When a cross-cultural worker moves to a different country and a very different culture, as well as experiencing many benefits, they will also inevitably give up a great deal to do so. The things that they have to give up may be financial (a well-paying job), relational (family and friends) or just simply the comfort of knowing what to expect when living in one’s own culture and speaking one’s own language.

When moving overseas it can be easy to focus on the things one has given up, feeling like we are suffering a great deal for God and his work. “We had to give up so much in order to move to this country”, or “my life is difficult but God needs me here” can be common sentiments among cross-cultural mission workers. In this situation I can also deceive myself that I am vitally important to God’s work, and that I deserve to be in charge and making the strategic decisions since I have invested “so much”.

But one day…

While Jesus was in the Temple, he watched the rich people dropping their gifts in the collection box. Then a poor widow came by and dropped in two small coins.

“I tell you the truth,” Jesus said, “this poor widow has given more than all the rest of them. For they have given a tiny part of their surplus, but she, poor as she is, has given everything she has.” (Luke 21:1-4)

At times I can be so focused on my own status and what I have given up that I don’t even look up to notice the poor widow right next to me who is dropping two small coins into the collection box, giving up all that she has. Or the father working day and night to provide for his family, but still fasting and praying and giving his all to share God’s good news with those who are lost. Or the pastor and his family who left their home with very few possessions to start a church in a different part of the country, welcoming strangers into their house at all times of the day and night (even ministering to a demon-possessed man at 4am).

Suddenly the things I have given up don’t seem so significant.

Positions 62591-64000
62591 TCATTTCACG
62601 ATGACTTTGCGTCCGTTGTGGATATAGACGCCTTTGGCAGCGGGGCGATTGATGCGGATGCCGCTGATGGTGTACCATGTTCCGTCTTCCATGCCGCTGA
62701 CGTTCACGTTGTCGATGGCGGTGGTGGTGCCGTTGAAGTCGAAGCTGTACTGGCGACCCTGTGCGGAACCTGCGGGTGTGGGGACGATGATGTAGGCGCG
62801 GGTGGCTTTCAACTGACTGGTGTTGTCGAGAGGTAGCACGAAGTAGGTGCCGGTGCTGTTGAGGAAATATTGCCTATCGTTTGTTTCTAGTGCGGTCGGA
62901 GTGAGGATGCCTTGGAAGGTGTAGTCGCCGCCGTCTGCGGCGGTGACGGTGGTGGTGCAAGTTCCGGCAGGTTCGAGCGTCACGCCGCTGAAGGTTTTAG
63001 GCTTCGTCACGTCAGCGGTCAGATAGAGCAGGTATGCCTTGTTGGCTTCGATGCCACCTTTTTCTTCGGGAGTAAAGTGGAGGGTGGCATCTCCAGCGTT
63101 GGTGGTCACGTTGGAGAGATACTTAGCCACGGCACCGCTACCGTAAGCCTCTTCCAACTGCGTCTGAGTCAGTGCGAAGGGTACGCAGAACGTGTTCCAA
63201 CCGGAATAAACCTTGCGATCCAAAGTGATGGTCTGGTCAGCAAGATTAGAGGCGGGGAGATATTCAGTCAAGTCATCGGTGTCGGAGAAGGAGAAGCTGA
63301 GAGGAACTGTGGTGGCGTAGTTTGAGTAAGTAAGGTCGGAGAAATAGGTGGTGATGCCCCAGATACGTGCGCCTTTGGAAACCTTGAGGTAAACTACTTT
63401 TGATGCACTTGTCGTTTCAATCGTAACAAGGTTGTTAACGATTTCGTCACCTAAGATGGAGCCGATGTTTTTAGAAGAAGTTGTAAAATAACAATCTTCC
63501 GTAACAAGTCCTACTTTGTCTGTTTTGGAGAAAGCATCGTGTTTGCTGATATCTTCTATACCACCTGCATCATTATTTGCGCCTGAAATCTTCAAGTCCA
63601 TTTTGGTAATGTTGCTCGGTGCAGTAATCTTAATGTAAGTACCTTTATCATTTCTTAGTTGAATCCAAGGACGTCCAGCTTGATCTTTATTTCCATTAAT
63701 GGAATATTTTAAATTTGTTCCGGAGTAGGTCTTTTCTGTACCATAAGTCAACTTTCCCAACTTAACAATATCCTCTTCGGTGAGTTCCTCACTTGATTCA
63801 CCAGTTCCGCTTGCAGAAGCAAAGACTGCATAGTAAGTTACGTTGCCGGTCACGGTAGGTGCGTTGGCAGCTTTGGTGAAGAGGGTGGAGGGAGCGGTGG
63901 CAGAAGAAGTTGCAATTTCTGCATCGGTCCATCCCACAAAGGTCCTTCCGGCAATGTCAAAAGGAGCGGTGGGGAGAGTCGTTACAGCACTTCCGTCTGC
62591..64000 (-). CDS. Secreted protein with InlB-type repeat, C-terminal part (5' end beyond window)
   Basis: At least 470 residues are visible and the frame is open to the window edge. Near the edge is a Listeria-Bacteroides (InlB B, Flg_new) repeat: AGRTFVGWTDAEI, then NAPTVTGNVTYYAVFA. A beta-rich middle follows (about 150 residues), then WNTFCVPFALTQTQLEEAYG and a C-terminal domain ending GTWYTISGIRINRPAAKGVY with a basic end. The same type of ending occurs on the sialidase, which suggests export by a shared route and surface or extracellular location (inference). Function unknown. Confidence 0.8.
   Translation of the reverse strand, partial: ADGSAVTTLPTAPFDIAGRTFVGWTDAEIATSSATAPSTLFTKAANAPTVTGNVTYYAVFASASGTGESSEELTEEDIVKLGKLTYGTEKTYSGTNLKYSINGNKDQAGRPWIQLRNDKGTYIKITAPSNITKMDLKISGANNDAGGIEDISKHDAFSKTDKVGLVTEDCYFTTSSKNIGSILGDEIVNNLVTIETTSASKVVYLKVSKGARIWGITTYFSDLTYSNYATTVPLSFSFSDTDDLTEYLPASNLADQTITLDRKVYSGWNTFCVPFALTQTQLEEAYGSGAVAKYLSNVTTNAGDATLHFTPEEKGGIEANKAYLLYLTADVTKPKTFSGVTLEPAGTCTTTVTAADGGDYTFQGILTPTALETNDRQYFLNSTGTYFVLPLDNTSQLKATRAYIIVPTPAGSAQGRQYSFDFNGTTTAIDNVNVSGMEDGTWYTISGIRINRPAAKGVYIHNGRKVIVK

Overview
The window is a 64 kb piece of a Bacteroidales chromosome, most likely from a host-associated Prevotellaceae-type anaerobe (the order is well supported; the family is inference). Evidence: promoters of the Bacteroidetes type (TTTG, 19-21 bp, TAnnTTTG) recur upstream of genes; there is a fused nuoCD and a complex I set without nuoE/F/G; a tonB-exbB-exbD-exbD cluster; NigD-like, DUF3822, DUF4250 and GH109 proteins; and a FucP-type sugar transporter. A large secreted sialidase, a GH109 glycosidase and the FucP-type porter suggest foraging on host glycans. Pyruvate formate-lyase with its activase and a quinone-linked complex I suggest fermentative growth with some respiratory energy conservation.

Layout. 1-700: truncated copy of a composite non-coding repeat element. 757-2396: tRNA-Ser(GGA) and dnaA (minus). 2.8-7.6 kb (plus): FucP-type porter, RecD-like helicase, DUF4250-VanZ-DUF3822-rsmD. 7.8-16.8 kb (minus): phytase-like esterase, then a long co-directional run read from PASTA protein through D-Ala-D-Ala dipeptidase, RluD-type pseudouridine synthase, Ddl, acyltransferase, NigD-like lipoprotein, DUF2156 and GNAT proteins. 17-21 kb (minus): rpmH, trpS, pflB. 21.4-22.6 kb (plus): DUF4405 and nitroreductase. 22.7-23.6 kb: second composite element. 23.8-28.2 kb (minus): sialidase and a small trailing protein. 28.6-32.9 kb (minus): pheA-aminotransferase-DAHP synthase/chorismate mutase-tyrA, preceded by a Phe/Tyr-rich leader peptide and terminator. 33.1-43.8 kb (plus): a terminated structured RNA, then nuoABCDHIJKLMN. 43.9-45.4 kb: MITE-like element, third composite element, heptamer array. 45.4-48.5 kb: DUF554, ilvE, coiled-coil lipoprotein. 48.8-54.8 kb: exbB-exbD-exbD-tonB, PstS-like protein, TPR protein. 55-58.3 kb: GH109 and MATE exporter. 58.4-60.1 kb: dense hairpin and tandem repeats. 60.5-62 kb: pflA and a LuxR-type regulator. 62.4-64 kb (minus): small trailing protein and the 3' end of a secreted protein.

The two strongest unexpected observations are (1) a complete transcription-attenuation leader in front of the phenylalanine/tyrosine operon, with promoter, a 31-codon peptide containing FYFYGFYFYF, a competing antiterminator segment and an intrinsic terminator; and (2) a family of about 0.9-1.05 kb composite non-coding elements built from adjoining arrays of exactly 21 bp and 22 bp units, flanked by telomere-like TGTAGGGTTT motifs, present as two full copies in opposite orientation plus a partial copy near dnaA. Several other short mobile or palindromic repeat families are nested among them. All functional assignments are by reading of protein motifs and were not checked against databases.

As a footnote we also notice that the irony in Luke’s account of the rich people and the widow is in the previous verse:

“Beware of these teachers of religious law! For they like to parade around in flowing robes and love to receive respectful greetings as they walk in the marketplaces. And how they love the seats of honor in the synagogues and the head table at banquets. Yet they shamelessly cheat widows out of their property and then pretend to be pious by making long prayers in public. Because of this, they will be severely punished.” (Luke 20:46-47)

It’s likely that those who were cheating widows out of their property were the very same people who then went into the temple and “generously” put part of their acquired wealth into the temple collection box. When we take a look at the history of colonialism and slavery over the past 300 years, and even the present-day economic injustices that are maintained by the rich against the poor, it is striking to see the parallels between us modern western missionaries apparently giving up some of “our” wealth and comfort, and those in Jesus’ day who got rich by cheating the poor, and then made a show of giving away some of this wealth.

  1. Simon Cozens says:

    There’s an awful lot of self-pity about when it comes to talking about missionary sacrifice. My standard response to talk about how much we’ve “given up” in mission is to say that I get to live in a country that I love and serve a people that I love and tell them about Jesus, who I love, and other people are daft enough to pay me for it. Sure, it’s hard some times, but all jobs are. It doesn’t stop this being the best one in the world.

    • Mark says:

      Absolutely, I totally agree – I think my job is the best job in the world! For me the biggest sacrifice would be having to give up living in Tanzania and work in a “normal” job in the UK…

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